Sophos released a free of charge Mac anti-virus product for consumers on Tuesday in a bid to highlight the growing security risk against the platform and to shake fanbois out of their complacency.

The business-focused internet security firm is making Sophos Anti-Virus Home Edition for Mac available for download at no charge – with no time limit, and requiring no registration. The technology is a cut-down version of Sophos’s pre-existing anti-virus software for Macs and will ship with detection of thousands of malware strains including Trojans and rootkits. Sophos has no plans to release an equivalent free of charge Windows anti-malware scanner.

Three well-established freebie security scanners (AVG, Avast, Avira) already exist even without considering Microsoft’s own Security Essentials software. Although commercial anti-virus packages for Macs have been sold for some time by the likes of Intego and Symantec – and more recently by Kaspersky and Panda – Sophos’s software one of very few freebie scanners for Macs available to date.

It’s a pretty interesting move from Sophos tho, business wise, as they have no plans into strong-arming users into paying for a commercial version by releasing a crappy crippled version under the guise of ‘free’ software.

Sophos has always been a company with strong technology, so even as freeware I’d expect this to be fairly capable software. There are other commercial AV systems out their for Mac – but this is the first one from a reputable vendor that is free. I mean there’s ClamAV – but in all honestly who would want to rely on that?


It’s not the first freebie scanner for Macs currently available, contrary to claims in the first version of this article. Others including, most notable, ClamAV exist.

Past threats to Mac users have included malware disguised as pirated software and uploaded onto P2P file-sharing networks, supposed video codecs that actually contain a Mac-specific Trojan horse and strains of Windows malware capable of infecting virtual installations of Windows running on a Mac.

Apple acknowledged the malware problem by integrating rudimentary protection against a handful of Mac Trojans in Snow Leopard, Sophos notes, arguing that users running its software are provided with more comprehensive protection against potential threats.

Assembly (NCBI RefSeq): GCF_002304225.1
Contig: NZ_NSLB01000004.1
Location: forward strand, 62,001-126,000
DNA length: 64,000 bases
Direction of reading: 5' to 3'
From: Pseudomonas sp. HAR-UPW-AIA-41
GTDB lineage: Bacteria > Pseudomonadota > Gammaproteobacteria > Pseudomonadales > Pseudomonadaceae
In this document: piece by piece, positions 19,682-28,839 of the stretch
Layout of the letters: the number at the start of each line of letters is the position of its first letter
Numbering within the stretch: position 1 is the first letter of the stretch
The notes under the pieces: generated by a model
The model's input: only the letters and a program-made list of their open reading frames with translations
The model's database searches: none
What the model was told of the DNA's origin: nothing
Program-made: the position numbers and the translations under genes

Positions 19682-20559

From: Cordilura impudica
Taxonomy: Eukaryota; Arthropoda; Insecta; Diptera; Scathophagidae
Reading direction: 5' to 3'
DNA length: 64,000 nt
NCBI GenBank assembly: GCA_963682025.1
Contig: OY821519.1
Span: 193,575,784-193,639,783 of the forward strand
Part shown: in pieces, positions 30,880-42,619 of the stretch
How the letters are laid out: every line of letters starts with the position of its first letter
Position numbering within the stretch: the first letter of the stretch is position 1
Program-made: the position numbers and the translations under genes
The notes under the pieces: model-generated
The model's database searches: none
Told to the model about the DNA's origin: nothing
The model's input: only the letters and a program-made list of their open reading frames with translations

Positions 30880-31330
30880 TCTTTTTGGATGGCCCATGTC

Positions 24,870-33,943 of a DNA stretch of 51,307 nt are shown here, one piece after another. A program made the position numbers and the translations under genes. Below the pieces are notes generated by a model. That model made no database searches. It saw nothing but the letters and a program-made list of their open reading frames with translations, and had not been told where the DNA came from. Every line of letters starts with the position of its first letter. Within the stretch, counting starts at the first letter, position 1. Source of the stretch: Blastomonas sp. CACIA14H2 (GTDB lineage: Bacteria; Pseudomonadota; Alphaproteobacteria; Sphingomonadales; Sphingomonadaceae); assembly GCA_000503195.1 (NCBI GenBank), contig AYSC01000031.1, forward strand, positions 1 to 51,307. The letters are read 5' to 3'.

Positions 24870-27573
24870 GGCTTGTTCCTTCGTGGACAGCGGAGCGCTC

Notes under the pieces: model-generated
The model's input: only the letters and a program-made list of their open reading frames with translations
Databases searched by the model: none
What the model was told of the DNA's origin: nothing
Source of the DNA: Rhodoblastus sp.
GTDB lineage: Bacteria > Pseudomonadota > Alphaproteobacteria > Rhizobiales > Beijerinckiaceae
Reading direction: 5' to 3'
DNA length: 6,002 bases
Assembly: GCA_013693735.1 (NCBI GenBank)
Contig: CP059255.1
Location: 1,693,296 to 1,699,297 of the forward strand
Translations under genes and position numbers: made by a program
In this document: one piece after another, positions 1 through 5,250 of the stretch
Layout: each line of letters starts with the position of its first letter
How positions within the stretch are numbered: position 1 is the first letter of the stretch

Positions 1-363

Carole Theriault, senior security consultant at Sophos, explained that while the picture is different in enterprise environments, “home Mac users aren’t protecting themselves from malware”.

Theriault admitted that Windows threats counted in their millions dwarf the number of strains of Mac malware, which can be counted in their thousands, but maintained there was a need for protection, whatever sales people in Apple Stores might say to the contrary. “We want to raise awareness,” she explained.

Either way it’s an interesting move from Sophos and we’ll have to see where it goes from here. They claim they won’t charge for it, but who knows? And will this pressure other AV vendors that have paid versions for Mac to release free versions for Home users. Much like the Windows vendors do (Avira, Avast!, AVG etc).

More on the software, together with hardware compatibility information, can be found out from a download micro-site here:

Sophos Anti-Virus for Mac Home Edition

Source: The Register


Posted in: Apple, Countermeasures, Malware, Security Software

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WATOBO – The Web Application Toolbox

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WATOBO is intended to enable security professionals to perform highly efficient (semi-automated ) web application security audits. We are convinced that the semi-automated approach is the best way to perform an accurate audit and to identify most of the vulnerabilities. WATOBO has no attack capabilities and is provided for legal vulnerability audit purposes only.

How Does It Work?

WATOBO works like a local proxy, similar to Webscarab, Paros or BurpSuite.

Additionally, WATOBO supports passive and active checks. Passive checks are more like filter functions. They are used to collect useful information, e.g. email or IP addresses. Passive checks will be performed during normal browsing activities. No additional requests are sent to the (web) application.

Active checks instead will produce a high number of requests (depending on the check module) because they do the automatic part of vulnerability identification, e.g. during a scan.

WATOBO Advantages


  • Session Management capabilities! You can define login scripts as well as logout signatures. So you don’t have to login manually each time you get logged out.
  • Can perform vulnerability checks out of the box.
  • Supports Inline De-/Encoding, so you don’t have to copy strings to a transcoder and back again. Just do it inside the request/response window with a simple mouse click.
  • Smart filter functions, so you can find and navigate to the most interesting parts of the application easily.
  • Written in (FX)Ruby and enables you to define your own checks
  • Free software ( licensed under the GNU General Public License Version 2)

There is an ‘unofficial’ manual here:

WATOBO – the unofficial manual

And some video tutorials to get you started here.

You can download WATOBO 0.9.5 here:

watobo_0.9.5rev226.zip

Or read more here.


Posted in: Hacking Tools, Web Hacking